WASHINGTON ― Forgive me, but I love presidential inaugurations.
Covering politics and adoring America ― especially our Constitution ― I relish the pageantry of the law-based transition of power, even if I know that we are still not a perfect union.
I have covered many inaugurations, and they’ve shared certain reassuring characteristics. The speech allows each new president to start things off on a peaceable note, however urgent the tasks at hand. It’s a chance to pay homage to the constitutional process, to acknowledge those who may not have supported the incoming president during the campaign, to offer soothing words about the durability of freedom.
And for the better part of a century, the inaugural speech has allowed new presidents to reaffirm our faith in an active global alliance of free nations for the spread of humanistic values.
Well, President Donald J. Trump’s speech offered almost none of that.
No one like him has ever been elected, so in one sense, this departure from the norm wasn’t surprising.
At the same time, it was a shocking thing to hear and see and feel from a couple hundred feet below the podium.
First, the urgency and the anger. Ronald Reagan came to town in 1981 with a good bit of the same attitude. But it wasn’t nearly as pure or simplistic as what Trump expressed in his jeremiad Friday.
When Reagan was inaugurated, he made sure to stress that he wasn’t against government per se, or even against Washington, D.C. Rather, he said, he was against wastefulness.
Trump, on the other hand, made it personal, even if he didn’t mention any names. And he made ominous allusions that called to mind old European tropes.
“For too long,” he said, “a small group in our nation’s capital has reaped the rewards of government while the people have borne the cost.”
Who is this “small group?” Does he mean Congress? The wider federal bureaucracy? The K Street lobby corps? The press?
Maybe he was talking about the whole churning machine of Washington itself. But something that vast wouldn’t seem to fit the devil-in-hiding liturgy of Trump’s more conspiratorial, xenophobic supporters, led by White House counselor Steve Bannon.
Trump’s vehement tone was all the more striking given the relatively small turnout for the event on the Mall ― which was nowhere near as crowded as it had been for some past inaugurations ― and the genial, unthreatening mood of many of his supporters in seats beneath the Capitol’s West Front.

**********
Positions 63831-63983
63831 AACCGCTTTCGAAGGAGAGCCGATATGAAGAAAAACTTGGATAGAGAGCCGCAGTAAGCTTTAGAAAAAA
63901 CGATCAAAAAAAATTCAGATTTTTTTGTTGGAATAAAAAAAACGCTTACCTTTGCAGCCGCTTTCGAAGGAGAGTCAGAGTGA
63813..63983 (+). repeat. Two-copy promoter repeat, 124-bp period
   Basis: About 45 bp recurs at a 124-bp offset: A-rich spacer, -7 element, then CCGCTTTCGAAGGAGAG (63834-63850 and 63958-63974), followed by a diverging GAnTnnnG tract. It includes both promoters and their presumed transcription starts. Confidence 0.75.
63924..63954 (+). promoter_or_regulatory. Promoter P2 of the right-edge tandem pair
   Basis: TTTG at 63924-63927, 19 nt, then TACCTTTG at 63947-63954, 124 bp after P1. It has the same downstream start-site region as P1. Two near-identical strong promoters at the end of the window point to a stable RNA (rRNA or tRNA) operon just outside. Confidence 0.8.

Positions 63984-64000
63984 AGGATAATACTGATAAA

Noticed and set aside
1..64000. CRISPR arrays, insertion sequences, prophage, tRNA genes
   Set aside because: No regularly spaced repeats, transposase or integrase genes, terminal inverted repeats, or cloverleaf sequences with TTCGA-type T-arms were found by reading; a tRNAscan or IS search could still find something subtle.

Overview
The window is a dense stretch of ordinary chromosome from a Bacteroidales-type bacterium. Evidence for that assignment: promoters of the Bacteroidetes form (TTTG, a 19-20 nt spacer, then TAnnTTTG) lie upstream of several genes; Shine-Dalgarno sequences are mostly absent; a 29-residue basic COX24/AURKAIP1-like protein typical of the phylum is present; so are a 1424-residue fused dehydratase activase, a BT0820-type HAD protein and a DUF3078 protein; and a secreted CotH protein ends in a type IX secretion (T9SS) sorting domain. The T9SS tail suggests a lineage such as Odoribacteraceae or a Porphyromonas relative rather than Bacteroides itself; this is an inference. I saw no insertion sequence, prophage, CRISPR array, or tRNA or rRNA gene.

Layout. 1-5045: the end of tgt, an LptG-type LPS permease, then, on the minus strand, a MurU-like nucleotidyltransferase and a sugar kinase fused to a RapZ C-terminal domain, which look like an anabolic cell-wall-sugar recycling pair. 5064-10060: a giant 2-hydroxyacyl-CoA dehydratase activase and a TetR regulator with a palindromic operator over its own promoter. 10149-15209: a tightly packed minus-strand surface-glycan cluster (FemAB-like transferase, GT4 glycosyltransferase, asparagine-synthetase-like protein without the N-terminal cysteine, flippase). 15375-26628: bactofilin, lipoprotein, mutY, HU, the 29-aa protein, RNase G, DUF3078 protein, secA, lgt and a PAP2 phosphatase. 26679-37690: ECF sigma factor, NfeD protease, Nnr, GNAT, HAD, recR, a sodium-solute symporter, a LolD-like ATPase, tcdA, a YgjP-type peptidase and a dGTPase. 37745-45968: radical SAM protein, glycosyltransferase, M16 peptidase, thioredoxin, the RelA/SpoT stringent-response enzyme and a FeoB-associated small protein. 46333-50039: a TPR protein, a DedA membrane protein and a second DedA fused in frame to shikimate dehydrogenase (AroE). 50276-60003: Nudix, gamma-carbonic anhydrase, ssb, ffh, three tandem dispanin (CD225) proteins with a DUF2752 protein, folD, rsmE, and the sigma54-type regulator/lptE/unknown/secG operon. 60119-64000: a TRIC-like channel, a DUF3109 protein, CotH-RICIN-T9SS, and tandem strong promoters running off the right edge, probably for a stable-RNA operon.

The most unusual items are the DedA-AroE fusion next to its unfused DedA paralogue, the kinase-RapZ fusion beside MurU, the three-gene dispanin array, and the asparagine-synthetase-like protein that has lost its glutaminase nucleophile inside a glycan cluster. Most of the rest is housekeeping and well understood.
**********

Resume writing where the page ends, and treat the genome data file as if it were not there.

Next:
Tony Ledbetter, for example, was a Trump elector in Florida, but he’s also a county chair with roots in the Reagan campaign of 1980. A practiced politician, he begged off comparing Trump to his original hero, saying his main hope for the new president is simply that he “create jobs.”
Presidents tend not to talk about themselves very much in their inaugural speeches. But Trump, as usual, departed from tradition, and did so in the dramatic, passionate tones of a revolutionary leader.
“I will fight for you with every breath in my body,” he declared, “and I will never let you down.”
At times, the anti-Washington populism of Trump’s speech ― he indicted much of the very system that had just installed him ― made his predecessors, even Reagan, seem like go-along, get-along types.
“The forgotten men and women of our country will be forgotten no longer,” he said.
There was the pitchman’s urgency to it all, with little stately, secular sermonizing. “The time for empty talk is over,” he said. “Now arrives the hour of action.”
The language throughout was nakedly combative, even bloody. Of drugs and violence, he vowed, “This American carnage stops right here and it stops right now.”
The wealth of the middle class has been “ripped from their homes,” he said. Americans will be able to watch their country “eradicate from the face of the earth” every shred of “radical Islamic terrorism.” All of us, he said, citing an old military slogan, “bleed the same red blood of patriots.”
In fact, rather than simply nodding to the idea of patriotism and love of country, Trump made it the central feature of his vision.
“At the bedrock of our politics,” he said, “will be a total allegiance to the United States of America, and through our loyalty to our country, we will rediscover our loyalty to each other.”
And to underscore the centrality of patriotism, he said that he was “issuing a new decree” in the name of the “people assembled here today.”
“From this day forward, it’s going to be only America first,” he said. “America first.”
The cries of protests wafting up to the West Front added to the sense that a hostile takeover was underway.
As inherently American as presidential inaugurations are, no modern president has ever made patriotism per se the central feature of his message.
There are two reasons for that. One is that the United States has, since World War II, been part of a global alliance of nations standing for values that are American but that transcend any one nation.
The other reason is that the president, in the oath of office, doesn’t declare allegiance to the United States, its people or its borders. Rather, the oath is a vow to “preserve, protect and defend the Constitution.”
The Constitution, not the president, is the boss in America, and it cannot be fired.
But unless I missed something in his abattoir of an address, Trump did not mention on Friday who the real boss is.